It was odd to think that someone could be friends with random strangers in a big city like Dallas, but this place had a completely different feel to it than New York. So many more bright sunny days. Perhaps, that was why the people were nicer.
The gray new world would not affect too many people, though, on account of there not being any people left, if there were any at all.
Taking a deep breath, Sally finally stood to her feet and began to brush the dirt from her clothes. Yes, she had saved herself, and now she was more useless than ever. Even enlisting in the Army, the only job she could land after basic training was a desk clerk.
Pulling out her hairband, she leaned down and shook out what dust would fall, then put it back up, wishing for at least a hair brush. But, there would be no more hair brushes or combs, or grooming tools of any kind. There was only her hair tie, to hold back her unruly hair. She should have been thankful that the tie had survived the explosion, let alone herself.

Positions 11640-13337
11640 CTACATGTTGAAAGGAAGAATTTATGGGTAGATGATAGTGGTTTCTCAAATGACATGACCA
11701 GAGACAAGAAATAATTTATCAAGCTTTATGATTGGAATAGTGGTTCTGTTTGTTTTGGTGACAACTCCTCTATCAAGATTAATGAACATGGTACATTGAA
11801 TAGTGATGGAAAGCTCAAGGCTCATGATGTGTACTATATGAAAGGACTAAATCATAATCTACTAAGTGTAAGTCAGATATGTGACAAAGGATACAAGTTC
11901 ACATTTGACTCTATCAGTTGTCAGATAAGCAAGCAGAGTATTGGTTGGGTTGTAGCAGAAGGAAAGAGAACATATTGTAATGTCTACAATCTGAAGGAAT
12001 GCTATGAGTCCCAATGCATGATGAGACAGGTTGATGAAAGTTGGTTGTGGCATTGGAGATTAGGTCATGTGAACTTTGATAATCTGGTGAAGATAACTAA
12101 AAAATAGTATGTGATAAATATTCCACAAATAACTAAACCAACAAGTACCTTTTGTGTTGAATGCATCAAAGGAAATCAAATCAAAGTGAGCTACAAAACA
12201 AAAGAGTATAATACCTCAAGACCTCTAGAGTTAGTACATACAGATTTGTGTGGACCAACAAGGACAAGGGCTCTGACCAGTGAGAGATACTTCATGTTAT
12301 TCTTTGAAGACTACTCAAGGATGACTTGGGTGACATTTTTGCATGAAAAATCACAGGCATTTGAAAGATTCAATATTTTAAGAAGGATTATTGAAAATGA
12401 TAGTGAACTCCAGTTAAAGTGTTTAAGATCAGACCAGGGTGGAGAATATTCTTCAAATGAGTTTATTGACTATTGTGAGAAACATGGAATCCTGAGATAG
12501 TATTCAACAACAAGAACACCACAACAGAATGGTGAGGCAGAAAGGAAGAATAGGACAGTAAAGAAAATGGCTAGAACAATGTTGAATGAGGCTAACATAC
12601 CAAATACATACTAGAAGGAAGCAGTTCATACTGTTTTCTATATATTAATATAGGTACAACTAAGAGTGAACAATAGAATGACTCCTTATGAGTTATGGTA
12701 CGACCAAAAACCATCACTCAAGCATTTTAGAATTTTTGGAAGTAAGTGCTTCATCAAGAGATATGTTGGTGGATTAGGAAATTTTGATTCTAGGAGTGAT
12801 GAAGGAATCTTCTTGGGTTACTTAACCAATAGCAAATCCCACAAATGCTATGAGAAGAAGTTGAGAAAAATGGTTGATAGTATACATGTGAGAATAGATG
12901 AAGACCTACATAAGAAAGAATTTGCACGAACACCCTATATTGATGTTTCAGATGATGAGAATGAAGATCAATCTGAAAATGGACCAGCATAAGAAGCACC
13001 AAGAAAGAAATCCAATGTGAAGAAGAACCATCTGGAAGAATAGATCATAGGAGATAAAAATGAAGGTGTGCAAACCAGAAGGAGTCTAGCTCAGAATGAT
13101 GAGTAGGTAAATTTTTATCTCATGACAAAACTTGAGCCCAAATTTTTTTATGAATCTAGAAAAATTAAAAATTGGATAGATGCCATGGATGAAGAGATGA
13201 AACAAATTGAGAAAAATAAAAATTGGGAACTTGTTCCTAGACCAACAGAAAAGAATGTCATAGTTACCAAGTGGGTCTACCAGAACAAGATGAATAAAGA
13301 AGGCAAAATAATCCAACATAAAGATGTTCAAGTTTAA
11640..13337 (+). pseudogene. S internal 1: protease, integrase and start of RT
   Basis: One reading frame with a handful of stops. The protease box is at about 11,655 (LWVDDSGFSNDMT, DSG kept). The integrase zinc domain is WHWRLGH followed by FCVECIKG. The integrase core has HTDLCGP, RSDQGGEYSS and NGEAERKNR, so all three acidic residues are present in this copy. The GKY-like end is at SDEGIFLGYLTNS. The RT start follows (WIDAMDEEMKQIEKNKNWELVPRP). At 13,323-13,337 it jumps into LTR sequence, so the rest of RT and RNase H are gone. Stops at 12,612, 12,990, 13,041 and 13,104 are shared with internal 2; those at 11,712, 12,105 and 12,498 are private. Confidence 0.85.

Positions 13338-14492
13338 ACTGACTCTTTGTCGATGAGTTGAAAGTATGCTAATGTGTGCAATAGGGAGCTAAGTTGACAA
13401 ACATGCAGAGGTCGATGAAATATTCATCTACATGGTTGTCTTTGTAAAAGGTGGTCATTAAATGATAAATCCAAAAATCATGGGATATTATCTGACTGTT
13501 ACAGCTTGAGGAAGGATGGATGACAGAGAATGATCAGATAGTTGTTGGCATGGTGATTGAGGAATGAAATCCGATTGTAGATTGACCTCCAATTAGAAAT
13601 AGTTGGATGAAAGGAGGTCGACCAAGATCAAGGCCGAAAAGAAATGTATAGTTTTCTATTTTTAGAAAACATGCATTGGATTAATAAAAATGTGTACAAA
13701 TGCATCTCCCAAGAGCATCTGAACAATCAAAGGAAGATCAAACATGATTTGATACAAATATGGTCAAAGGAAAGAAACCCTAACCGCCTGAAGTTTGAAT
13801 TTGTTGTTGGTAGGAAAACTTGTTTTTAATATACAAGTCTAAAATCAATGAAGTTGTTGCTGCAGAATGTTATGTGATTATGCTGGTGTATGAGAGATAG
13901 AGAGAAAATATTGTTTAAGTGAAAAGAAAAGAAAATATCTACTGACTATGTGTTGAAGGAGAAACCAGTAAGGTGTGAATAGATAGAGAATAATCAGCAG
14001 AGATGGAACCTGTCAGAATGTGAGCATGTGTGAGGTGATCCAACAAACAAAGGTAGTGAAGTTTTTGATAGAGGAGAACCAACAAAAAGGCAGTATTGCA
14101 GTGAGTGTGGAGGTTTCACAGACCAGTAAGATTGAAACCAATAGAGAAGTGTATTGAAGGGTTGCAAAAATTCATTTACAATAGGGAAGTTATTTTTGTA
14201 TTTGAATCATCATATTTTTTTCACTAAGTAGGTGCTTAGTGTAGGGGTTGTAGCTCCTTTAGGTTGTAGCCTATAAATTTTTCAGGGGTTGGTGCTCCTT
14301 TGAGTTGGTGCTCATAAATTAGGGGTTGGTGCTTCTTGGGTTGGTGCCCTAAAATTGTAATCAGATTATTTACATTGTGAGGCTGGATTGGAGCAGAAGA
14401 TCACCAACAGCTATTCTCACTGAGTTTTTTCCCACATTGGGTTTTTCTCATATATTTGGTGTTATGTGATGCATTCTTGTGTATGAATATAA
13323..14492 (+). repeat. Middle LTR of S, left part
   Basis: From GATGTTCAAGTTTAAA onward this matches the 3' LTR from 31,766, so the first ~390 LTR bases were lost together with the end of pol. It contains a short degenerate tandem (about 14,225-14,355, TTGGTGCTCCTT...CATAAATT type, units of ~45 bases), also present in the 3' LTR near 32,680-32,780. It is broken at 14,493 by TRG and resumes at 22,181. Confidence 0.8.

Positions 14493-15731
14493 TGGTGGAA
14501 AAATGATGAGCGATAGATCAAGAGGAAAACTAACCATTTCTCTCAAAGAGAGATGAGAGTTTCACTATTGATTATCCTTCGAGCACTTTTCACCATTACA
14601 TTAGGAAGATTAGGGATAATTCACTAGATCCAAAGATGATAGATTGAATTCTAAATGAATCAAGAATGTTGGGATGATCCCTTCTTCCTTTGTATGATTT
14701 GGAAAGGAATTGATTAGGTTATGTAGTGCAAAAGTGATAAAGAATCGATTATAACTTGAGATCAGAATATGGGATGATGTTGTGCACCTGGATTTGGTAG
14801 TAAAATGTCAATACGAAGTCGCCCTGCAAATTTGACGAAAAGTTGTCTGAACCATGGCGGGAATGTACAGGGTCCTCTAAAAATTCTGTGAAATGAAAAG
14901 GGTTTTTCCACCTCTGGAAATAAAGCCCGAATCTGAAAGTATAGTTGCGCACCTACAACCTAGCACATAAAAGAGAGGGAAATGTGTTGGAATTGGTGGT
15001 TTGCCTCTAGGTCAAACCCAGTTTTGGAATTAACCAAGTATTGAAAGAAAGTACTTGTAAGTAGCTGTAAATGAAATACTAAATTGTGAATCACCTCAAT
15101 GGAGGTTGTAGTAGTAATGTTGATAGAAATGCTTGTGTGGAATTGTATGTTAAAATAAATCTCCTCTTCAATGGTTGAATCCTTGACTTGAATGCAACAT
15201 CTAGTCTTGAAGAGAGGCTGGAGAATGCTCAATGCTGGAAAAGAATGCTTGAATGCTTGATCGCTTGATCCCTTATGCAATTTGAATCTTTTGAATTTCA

Sally was not. She felt alone, and empty, without a purpose. Not even an unimportant one, like her job. Not thankful at all that she had saved her selfish butt.
Her soldier instincts were beginning to kick in, thinking of food and water, and a shelter. Essentials she would need to survive. But, what was the point anymore?
Staring around, she had no clue as to which direction she should head, or even what to look for. It was not like she could tell which way was north or east. Sally could barely tell which direction was up and down.